By Jon Ek MD
When it comes to making yourself memorable and interesting to a medical admissions committee, it is all about how you tell your story. By the time people are reading your essay or interviewing you, you have already made the cattle call of prospective doctors–your GPA and MCAT scores are in the acceptable mass of students wanting to get into med school. So how does anyone–especially someone in the middle or lower end of scores–make themselves stand out?
The typical admissions essay is conservatively written and often boring to those reading similar essays over and over . . . I volunteered at this nursing home, I worked in this research lab, I really want to help people . . . all good things, but nothing memorable. What stands out is an interesting personal story.
The essay that got me interviews did not start with “I did research at the Arctic Studies Center in Canada, I enjoyed the valuable experience of working with research scientists.”. Rather, I painted a picture of standing in the frosty air on the roof of the lab, watching the Aurora Borealis as polar bears wrestled in the distance. I described the excitement preparing to go on the tundra with wildlife biologists and study the bears–then I connected it to metabolic studies that could be applied to humans, and my personal interest in clinical research. When I went to interview, they would say “Hey, you’re the polar bear guy!”. They remembered me from the interesting story I told.
The interview is an excellent opportunity to make yourself memorable. Once you are face to face with an interviewer, the scores on the paper are less important. If you can capture someones interest in that moment, the impression can carry weight beyond mediocre numbers. A common question asked is, What do you like to do outside of school work? What they really want to know is, who are you? Everyone interviewing is an overachiever, everyone has done the extra studying, the volunteer work, the expected extracurriculars. How can you stand out?
When I interviewed, I did not say “I like to exercise, I recently ran a marathon.”. I explained how at one point I was a non-exercising cigarette smoker. I felt miserable physically, and decided to make a change. I started jogging, and it changed my life. I stopped smoking and immediately felt better. I discovered self-discipline by running daily and increasing my mileage. I entered a 5k and then a 10k race. I set my vision on completing a marathon, and worked hard for months to extend my mileage. I wasn’t sure if I would make it, but I completed my goal and had a life-altering experience. Working hard on a daily basis, and pushing my body and my mind to the limit, I learned much about myself. I learned about inner-strength, but I also learned I was not unique. I gained an experience to share with others. One of the physicians who interviewed me chatted about running for an hour, and said he was inspired to train for a marathon himself. Do you think he remembered me at the admissions committee?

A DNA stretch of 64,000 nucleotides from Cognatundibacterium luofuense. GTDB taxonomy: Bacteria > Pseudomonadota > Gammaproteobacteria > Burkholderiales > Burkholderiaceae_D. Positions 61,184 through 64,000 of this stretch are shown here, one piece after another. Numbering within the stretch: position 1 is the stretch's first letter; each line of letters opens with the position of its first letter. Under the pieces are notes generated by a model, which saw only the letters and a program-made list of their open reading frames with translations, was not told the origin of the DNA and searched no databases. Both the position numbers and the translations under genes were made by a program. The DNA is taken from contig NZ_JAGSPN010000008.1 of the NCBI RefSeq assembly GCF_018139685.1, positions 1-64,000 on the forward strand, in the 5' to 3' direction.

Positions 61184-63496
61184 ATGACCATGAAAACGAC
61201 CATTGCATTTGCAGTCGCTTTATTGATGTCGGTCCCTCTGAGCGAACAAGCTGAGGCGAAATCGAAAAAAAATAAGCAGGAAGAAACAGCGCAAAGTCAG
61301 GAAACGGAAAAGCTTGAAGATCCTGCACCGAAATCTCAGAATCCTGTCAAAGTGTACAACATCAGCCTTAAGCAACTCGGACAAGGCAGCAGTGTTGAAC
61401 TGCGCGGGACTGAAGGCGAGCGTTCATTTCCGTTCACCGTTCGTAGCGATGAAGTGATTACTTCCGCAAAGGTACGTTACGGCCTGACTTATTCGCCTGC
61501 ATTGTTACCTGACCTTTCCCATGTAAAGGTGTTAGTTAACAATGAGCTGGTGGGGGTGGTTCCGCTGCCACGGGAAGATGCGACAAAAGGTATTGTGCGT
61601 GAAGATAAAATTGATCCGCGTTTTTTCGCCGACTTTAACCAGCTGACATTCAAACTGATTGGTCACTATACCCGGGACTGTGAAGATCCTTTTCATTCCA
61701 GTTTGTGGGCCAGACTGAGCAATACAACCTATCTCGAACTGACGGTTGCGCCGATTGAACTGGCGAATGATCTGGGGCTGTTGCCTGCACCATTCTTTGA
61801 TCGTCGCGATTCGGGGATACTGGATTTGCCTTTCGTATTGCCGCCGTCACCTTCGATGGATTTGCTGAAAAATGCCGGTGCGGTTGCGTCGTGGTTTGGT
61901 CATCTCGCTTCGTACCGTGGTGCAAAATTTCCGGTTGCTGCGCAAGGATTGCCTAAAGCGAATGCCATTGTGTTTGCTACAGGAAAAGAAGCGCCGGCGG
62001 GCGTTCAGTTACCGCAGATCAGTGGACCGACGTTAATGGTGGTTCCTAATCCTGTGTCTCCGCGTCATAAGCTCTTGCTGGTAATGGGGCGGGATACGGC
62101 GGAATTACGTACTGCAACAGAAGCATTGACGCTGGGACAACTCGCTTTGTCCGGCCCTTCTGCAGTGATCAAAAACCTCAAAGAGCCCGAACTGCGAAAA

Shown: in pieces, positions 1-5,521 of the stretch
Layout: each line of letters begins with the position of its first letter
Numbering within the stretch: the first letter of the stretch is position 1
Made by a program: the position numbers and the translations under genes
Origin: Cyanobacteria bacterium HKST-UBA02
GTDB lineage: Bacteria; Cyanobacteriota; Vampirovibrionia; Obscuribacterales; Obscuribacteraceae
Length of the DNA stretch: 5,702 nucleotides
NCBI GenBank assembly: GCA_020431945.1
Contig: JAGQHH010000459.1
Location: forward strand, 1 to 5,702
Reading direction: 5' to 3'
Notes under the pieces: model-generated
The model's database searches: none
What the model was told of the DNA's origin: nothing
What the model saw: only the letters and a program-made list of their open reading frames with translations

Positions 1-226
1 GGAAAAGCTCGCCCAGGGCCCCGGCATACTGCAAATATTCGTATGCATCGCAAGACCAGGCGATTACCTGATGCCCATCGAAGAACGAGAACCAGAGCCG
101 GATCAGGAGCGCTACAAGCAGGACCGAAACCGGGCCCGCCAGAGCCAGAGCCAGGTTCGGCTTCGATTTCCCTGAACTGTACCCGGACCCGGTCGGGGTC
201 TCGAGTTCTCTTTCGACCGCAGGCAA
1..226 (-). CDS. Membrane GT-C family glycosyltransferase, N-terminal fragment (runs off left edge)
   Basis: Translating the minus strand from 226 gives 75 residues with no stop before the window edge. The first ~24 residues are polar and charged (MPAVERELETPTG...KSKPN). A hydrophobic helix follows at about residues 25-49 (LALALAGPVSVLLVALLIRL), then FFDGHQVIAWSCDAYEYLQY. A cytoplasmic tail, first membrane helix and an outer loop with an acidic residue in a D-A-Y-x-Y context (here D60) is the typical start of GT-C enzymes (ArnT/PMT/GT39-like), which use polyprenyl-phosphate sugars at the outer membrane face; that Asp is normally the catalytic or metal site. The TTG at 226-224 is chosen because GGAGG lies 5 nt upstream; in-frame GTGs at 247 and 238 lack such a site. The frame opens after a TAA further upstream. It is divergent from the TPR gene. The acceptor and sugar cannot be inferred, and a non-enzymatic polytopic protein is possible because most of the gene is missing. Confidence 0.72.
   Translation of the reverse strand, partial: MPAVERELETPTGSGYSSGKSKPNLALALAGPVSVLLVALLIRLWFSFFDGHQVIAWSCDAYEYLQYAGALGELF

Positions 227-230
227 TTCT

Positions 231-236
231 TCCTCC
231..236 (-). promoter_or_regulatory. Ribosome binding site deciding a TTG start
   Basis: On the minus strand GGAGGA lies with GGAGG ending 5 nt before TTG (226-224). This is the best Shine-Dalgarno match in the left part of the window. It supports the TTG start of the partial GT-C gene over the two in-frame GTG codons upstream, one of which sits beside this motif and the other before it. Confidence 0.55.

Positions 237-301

The interviews I’ve held that are most memorable are those with intriguing stories. The student with polycystic kidney disease, who instead of succumbing to self-pity, joined a research lab. He talked about his passion to conduct clinical research on the condition that had taken the lives of his family members, and the awareness that his own clock was ticking. Or the older student who revealed being homeless for 2 years before entering college. He talked about riding trains and eating in soup kitchens. He said it allowed him to have a connection with all types of people. He relayed a gripping tale of working as a cook while staying at the Salvation Army, and getting into junior college. He earned straight A’s and transfer to a university. He wanted to help with the suffering he had seen in the world. He used homelessness as a story of perseverance, strength, and compassion for others; and I remember his story to this day.
Again it is not necessarily the specifics of your story but how you tell it. If you volunteered at a nursing home, tell about the time you spent with the 30 year old man in a wheelchair from a head injury. How he had a 3 foot straw for his drink because he was a quadrapelegic. How the drawings on his walls were fading from a family who rarely visited. Describe how you decided to visit him weekly, and it taught you how to be grateful for life, how to understand that not everything can be cured, but compassion and respect can allow a person to live with dignity. This creates a memorable picture of who you are, and allows you to stand out from the other applicants.